Science Museum / Alchemy VR
When Tim Peake returned from the International Space Station (ISS) in June 2016 he was carried by the Soyuz TMA-19M space capsule. He was crammed into the capsule with two other astronauts for the seven-hour journey back to Earth.
Travelling back to Earth in the Russian-built capsule is an experience only a handful of humans have had. Until now.
The Science Museum has recreated Peake's return journey to solid ground, in collaboration with Alchemy VR. The first-person VR experience, Space Descent VR, sees the wearer of a headset sit next to a virtual Peake during a 12-minute descent to Earth.
In the Science Museum's first permanent VR exhibit, the experience of Peake's descent sees the person in the VR world travel 400km from the ISS, slow from a speed of 25,000km per hour, and land in the Kazakhstan desert. While travelling back to Earth the VR footage allows the wearer, who is placed in the pilot's seat, to look around the cramped space capsule in 360-degrees.
Peake, who has already tried Space Descent VR, says it is "close" to the real experience. "It really is breathtaking – and that comes from someone who has spent an awful lot of time using VR systems while training for my first mission," the British astronaut said in a statement. Dubbed Space Descent VR the experience is only available to those visiting the Science Museum.
In January 2017 Peake, who was the first British astronaut to stay on the ISS, said he would be returning to space in the future. The astronaut has agreed, with the European Space Agency (ESA), to return to the ISS. ESA has committed to sending astronauts to the space station until at least 2024.
The Soyuz TMA-19M capsule that delivered Peake to the Earth's surface is also on display at the Science Museum, after it waspurchased as part of the UK's national space technology collection.
Jody Kingzett / Science Museum
While the Space Descent VR is the first VR exhibition at the Science Museum, it is only one of a number of VR apps created to simulate space flight.
London-based VR studio Rewind has previously created a 15-minute experience where it is possible to float 402 kilometres above Earth. Based on Peake's training programme, the VR film sees the headset wearer start in the Airlock of the ISS, traversing the space station's exterior, before using the HTC Vive's controllers to fix a broken radiator.
Elsewhere, an experimental 'hypersuit' – where the person experiencing VR lies flat on a metal surface – allows you to fly through space.
Test: WIRED tries the Science Museum's Space Descent VR
The 12 minute VR experience starts floating outside the International Space Station. With 360 degree views possible throughout the viewer is able to look at at all angles of the ISS while slowly being guided to the Russian-made Soyuz module that elegantly hangs from the space structure.
Once inside the small space vehicle you're transformed into an astronaut and take a pilot's eye view of the journey to Earth. Sat in the middle of three seats – the other two are unfortunately – you're able to look around the entire capsule. Buttons, levers, screens, straps and more line the Soyuz capsule with everything being designed and modelled on the real-world versions of the module.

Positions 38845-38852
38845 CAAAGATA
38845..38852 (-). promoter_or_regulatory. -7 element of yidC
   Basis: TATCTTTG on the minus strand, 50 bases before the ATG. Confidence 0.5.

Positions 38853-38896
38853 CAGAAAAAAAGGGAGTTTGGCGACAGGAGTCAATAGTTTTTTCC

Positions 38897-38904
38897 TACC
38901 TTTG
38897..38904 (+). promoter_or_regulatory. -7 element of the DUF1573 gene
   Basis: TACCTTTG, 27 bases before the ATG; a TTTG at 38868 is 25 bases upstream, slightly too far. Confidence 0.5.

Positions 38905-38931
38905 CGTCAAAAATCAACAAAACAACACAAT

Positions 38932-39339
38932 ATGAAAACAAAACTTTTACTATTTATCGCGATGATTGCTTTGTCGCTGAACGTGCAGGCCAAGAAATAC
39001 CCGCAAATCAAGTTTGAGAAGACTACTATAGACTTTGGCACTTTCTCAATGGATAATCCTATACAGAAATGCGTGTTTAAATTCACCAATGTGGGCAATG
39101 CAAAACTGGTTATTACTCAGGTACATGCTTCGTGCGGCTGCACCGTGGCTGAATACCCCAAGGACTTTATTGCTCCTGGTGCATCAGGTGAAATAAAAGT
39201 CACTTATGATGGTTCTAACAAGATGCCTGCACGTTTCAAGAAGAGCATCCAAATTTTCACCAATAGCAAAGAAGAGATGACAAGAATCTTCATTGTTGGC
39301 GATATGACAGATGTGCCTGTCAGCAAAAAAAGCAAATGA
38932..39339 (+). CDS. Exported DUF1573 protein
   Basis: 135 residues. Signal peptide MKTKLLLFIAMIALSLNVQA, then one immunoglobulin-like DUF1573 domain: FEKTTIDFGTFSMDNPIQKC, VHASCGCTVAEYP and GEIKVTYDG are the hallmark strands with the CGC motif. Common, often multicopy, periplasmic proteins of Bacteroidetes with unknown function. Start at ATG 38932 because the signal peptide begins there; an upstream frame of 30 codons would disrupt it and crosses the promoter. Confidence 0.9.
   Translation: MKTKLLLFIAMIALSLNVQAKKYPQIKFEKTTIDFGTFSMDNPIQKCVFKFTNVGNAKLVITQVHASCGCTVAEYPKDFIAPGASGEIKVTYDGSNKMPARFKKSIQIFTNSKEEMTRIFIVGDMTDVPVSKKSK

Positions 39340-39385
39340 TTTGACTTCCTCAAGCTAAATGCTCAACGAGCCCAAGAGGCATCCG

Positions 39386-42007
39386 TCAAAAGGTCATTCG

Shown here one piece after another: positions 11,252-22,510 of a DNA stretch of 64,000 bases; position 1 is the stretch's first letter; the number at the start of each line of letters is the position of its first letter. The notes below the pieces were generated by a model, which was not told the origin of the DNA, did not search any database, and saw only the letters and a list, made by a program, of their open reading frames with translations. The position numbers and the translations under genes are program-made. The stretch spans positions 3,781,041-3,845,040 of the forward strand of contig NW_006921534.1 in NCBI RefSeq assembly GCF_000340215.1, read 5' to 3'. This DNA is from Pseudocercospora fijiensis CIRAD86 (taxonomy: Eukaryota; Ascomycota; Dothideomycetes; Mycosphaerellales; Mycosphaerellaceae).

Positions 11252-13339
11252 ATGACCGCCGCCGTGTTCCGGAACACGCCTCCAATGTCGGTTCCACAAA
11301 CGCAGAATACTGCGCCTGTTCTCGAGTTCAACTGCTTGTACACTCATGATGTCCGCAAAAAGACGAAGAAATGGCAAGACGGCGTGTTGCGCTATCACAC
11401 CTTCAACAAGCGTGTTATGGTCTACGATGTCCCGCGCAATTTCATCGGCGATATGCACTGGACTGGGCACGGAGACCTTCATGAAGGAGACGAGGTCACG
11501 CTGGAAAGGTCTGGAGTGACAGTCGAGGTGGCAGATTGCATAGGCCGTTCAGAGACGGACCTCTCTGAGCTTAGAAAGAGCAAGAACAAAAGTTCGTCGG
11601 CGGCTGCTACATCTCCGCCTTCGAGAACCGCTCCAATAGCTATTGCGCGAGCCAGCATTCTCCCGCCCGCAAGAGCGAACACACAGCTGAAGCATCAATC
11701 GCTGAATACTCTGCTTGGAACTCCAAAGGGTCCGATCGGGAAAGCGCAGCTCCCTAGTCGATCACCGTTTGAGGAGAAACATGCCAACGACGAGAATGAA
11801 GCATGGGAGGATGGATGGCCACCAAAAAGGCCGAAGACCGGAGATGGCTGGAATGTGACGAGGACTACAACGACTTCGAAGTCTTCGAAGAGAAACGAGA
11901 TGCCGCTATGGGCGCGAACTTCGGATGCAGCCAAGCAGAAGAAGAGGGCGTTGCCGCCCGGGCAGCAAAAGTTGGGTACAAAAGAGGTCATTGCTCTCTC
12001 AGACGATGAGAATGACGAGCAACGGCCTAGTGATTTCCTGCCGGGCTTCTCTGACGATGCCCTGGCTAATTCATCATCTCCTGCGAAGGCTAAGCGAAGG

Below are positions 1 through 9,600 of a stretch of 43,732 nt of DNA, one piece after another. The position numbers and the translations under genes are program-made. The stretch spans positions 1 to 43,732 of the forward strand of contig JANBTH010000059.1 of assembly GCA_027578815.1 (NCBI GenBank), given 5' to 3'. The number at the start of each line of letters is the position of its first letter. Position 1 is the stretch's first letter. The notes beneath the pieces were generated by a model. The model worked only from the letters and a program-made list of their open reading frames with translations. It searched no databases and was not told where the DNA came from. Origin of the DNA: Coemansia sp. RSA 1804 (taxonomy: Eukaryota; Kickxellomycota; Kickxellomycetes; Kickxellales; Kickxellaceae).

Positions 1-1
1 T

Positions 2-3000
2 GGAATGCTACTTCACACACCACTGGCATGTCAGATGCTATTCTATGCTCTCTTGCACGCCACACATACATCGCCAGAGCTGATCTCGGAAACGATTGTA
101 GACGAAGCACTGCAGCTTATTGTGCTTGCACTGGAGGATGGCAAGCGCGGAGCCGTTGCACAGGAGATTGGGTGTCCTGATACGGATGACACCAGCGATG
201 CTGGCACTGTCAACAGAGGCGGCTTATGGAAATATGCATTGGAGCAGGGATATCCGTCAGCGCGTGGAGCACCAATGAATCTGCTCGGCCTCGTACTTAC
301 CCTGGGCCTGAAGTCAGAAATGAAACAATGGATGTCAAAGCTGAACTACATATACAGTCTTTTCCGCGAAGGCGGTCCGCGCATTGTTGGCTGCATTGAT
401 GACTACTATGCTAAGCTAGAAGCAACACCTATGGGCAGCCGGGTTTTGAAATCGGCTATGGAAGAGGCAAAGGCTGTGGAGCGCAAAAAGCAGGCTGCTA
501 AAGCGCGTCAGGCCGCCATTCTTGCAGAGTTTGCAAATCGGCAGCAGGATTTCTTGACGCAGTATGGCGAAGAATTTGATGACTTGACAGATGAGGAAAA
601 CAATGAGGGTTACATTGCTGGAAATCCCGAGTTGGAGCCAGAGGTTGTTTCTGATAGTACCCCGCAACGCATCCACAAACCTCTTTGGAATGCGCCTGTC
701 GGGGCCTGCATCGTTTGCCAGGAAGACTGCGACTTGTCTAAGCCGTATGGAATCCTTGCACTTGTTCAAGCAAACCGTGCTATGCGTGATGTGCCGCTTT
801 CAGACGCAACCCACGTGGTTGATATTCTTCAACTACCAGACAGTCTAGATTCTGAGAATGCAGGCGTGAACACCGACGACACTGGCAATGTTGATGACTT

The VR film, which costs £7.00 per person, is viewed through a Samsung Galaxy 7 and the firm's Gear headset. Up to 20 people can take experience the VR at once. Created by Alchemy VR andAtlantic Productions, the rendering of the footage is of a high quality and the footage is of a high grade.
Anthony Geffen, the CEO of Alchemy says, the footage took 100 computers a month to render and was originally produced at 5K quality – although the phone is not able to display video at that definition. Although, the VR is of high quality it would have been ideal for the experience to be created for the Oculus Rift or HTC Vive, where the wearer would be able to control the landing with hand-controllers.
After a few seconds of acclimatising to the Soyuz capsule and seeing pens and notebooks floating in zero gravity, Tim Peakeinterrupts. Upon entering the Science Museum, the actual capsule Peake used to travel to and from the ISS can be peered into – making this as close to going inside it as you will get. In VR, theEuropean Space Agency astronaut is displayed on one of two screens in the Soyuz and acts as a guide for the descent to Earth. During the next eight to 10 minutes, Peake talks the VR wearer through the undocking process, how the craft's rockets work and the bumpy landing.
At each stage of the journey to Earth's surface Peake, in a calm and educational manner, describes the journey. As the sparks and flames appear outside the Soyuz's windows he explains the process of re-entering Earth's atmosphere.
The creation of the VR footage has been painstaking completed with attention to detail in every button and element of the final output. When the spacecraft turns on its thrusters and lands the entire VR capsule moves.